Compiled by : Yechina Helen Obolonkova Alina Golovkova Anastasia Ilyakova Vitalina
Rome China Egypt GREECE
A number of works record ancient Chinese mythology in their settled forms. Most myths extant today are derived from their recording in these works. Shan Hai Jing - Literally Mountain and Sea Scroll, the Shan Hai Jing describes the myths, witchcraft, and religion of ancient China in great detail and also has a record of the geography, sea and mountains, history, medicine, customs, and ethnicities in ancient times. It has been called an early encyclopedia of China. Shui Jing Zhu - Literally Commentaries on the Water Scroll, this work began as commentaries on the briefer work of the Water Scroll, but became famous of its own accord because of its extensive record of geography, history, and associated legends. HeVan Zhuan - Epic of Darkness Literally Epic of the Darkness,this is the only collection of legends in epic form preserved by a community of the Han nationality of China, namely, inhabitants of the Shennongjia mountain area in Hubei, containing accounts from the birth of Pangu till the historical era. Records of Myths
Myths and Legends Great Flood Shun passed his place as leader of the Huaxia tribe to Yu the Great. According to legend, the Yellow River was prone to flooding, and erupted in a huge flood in the time of Yao. Yufs father, Gun, was put in charge of flood control by Yao, but failed to alleviate the problem after 9 years. He was executed by Shun, and Yu took his father's place, and led the people in building canals and levees. After thirteen years of toil, flooding problems were solved under Yu's command. Shun enfeoffed Yu in the place of Xia, in present-day Wan County in Henan. On his death, Shun passed the leadership to Yu. The main source for the story of Yu and the Great Flood comes from The Counsels of Yu the Great in the Classic of History. Because of his achievement in resolving the Great Flood, Yu, alone among the mythological rulers, is usually called "Yu the Great". Alternatively, he is called Emperor Yu, like his predecessors.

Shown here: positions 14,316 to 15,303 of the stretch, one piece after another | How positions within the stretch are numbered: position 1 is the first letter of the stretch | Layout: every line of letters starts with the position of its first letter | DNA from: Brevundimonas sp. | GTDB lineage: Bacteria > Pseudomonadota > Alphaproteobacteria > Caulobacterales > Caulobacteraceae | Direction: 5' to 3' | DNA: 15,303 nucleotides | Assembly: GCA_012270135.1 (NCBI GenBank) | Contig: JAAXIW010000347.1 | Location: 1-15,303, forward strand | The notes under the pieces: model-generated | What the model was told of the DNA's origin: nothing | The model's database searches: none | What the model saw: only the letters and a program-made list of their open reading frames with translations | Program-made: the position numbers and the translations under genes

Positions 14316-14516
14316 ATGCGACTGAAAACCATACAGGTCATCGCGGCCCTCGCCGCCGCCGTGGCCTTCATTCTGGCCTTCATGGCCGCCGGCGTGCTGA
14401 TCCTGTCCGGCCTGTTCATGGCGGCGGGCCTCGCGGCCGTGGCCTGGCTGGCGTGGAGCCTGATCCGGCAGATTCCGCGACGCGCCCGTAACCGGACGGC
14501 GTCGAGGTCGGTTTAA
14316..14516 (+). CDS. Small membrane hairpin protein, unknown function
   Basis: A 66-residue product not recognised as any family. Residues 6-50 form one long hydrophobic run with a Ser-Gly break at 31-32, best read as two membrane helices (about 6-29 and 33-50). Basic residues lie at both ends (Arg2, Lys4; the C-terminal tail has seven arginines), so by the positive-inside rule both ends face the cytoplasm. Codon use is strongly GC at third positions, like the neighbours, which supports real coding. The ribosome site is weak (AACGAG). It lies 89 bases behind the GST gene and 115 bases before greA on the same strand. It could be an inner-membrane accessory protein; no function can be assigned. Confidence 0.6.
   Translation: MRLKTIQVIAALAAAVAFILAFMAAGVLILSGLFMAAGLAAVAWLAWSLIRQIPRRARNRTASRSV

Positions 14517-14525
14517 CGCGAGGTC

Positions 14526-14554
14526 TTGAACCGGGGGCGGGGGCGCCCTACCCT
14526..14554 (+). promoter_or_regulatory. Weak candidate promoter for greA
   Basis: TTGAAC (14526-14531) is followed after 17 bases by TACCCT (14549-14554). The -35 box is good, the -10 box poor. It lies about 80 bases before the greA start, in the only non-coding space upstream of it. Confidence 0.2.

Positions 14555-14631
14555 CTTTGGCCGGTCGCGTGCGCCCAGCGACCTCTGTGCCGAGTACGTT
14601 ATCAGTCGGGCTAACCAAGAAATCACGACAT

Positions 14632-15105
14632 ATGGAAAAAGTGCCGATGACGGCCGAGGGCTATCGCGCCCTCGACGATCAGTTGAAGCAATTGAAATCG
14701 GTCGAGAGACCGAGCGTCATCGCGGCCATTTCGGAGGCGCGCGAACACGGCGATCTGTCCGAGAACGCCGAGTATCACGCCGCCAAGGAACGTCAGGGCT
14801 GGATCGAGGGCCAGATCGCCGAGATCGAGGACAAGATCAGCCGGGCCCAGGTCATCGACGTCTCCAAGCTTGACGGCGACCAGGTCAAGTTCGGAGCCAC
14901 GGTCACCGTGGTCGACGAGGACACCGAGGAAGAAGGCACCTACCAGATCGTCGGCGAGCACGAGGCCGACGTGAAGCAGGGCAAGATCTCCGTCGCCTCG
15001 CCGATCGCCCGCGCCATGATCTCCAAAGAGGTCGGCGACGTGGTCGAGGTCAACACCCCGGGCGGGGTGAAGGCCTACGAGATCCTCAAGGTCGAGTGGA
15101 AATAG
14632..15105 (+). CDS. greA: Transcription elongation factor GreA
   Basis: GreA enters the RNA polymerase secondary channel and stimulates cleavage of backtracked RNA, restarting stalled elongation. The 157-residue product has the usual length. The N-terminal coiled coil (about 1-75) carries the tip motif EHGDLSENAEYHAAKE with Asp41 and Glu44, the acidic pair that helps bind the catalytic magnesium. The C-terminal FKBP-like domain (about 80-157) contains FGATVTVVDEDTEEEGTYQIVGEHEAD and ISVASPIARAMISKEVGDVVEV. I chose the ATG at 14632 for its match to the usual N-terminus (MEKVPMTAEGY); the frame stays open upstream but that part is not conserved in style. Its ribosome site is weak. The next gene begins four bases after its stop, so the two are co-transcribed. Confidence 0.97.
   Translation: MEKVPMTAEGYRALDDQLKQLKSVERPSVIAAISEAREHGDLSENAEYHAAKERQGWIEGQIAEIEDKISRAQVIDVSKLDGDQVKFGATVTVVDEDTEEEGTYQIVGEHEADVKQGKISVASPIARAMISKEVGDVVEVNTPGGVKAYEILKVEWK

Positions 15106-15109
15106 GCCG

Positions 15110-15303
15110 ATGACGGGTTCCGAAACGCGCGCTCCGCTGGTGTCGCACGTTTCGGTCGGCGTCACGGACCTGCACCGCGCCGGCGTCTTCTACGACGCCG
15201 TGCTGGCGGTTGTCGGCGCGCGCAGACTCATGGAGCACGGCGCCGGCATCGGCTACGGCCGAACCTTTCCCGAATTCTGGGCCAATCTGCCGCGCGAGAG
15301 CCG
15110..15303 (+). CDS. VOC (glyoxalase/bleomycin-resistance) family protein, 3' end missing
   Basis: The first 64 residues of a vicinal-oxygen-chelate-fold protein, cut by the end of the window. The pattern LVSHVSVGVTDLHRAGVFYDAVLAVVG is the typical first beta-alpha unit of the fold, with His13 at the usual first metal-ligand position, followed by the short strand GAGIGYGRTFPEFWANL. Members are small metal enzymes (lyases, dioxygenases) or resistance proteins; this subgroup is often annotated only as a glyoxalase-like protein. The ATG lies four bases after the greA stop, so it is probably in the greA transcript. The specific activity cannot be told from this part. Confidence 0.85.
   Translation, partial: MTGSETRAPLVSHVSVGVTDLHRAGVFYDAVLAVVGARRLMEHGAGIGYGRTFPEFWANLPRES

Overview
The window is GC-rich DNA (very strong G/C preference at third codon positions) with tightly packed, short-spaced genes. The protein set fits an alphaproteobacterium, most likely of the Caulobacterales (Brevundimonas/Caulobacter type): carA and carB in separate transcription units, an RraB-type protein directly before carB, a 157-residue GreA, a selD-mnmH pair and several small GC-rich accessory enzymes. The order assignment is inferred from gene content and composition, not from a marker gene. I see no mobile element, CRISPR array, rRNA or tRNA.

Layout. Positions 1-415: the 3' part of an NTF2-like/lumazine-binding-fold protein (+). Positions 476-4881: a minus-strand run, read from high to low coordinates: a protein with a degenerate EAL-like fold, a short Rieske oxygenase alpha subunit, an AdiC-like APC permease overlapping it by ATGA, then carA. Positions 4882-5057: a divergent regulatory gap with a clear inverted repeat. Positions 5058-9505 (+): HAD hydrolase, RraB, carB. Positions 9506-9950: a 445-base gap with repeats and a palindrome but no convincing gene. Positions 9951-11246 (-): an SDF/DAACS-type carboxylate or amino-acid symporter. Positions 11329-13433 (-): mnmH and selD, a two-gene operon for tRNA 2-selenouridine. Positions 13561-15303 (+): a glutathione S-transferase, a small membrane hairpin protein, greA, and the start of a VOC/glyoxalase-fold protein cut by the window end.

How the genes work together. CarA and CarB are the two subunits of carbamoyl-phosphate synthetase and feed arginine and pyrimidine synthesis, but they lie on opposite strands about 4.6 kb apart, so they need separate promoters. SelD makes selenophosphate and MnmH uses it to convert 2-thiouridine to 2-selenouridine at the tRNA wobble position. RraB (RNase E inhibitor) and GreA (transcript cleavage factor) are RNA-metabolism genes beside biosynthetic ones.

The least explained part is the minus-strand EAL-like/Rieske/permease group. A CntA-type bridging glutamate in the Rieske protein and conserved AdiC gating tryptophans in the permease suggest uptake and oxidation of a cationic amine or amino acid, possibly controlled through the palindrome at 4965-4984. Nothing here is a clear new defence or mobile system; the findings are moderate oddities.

Xia Dynasty Upon Yu's death, his position as leader was passed not to his deputy, but was inherited by his son Qi. Various sources differ as to the process by which Qi rose to this position. Most versions agree that during his lifetime, Yu had designated his deputy, Gaotao, to be his successor. When Gaotao died before him, Yu then selected Gaotao's son, Boyi as successor. One version then says that all the peoples who had submitted to Yu admired Qi more than Boyi, and Yu passed power to Qi instead. Another version holds that Boyi ceremoniously offered the position to Qi, who accepted, against convention, because he had the support of other leaders. A third version says that Qi killed Boyi and usurped his position as leader. In any case, Qi's succession broke the previous convention of meritorious succession, and began what is traditionally regarded as the first dynasty in Chinese history. The Xia Dynasty is considered at least semi-mythological. The Records of the Grand Historian and the Bamboo Annals record the names of 17 kings of the Xia Dynasty.
Shang Dynasty Jie, the last king of the Xia Dynasty, is said to be a bloodthirsty despot. Tang of Shang, a tribal leader, revolted against Xia rule and eventually overthrew Jie and established the Shang Dynasty, based in Anyang. The Shang Dynasty ruled from 1766 BC to 1050 BC. It came to the end when the last despotic ruler, Zhou of Shang, was overthrown by the new Zhou Dynasty. The end of the Shang Dynasty and the establishment of the Zhou is the subject of the influential mythological fiction, Investitute of the Gods. Unlike the preceding Xia Dynasty, there is clear archaeological evidence of a government centre at Yinxu in Anyang, and of an urban civilisation in the Shang Dynasty. However, the chronology of the first three dynasties remains an area of active research and controversy.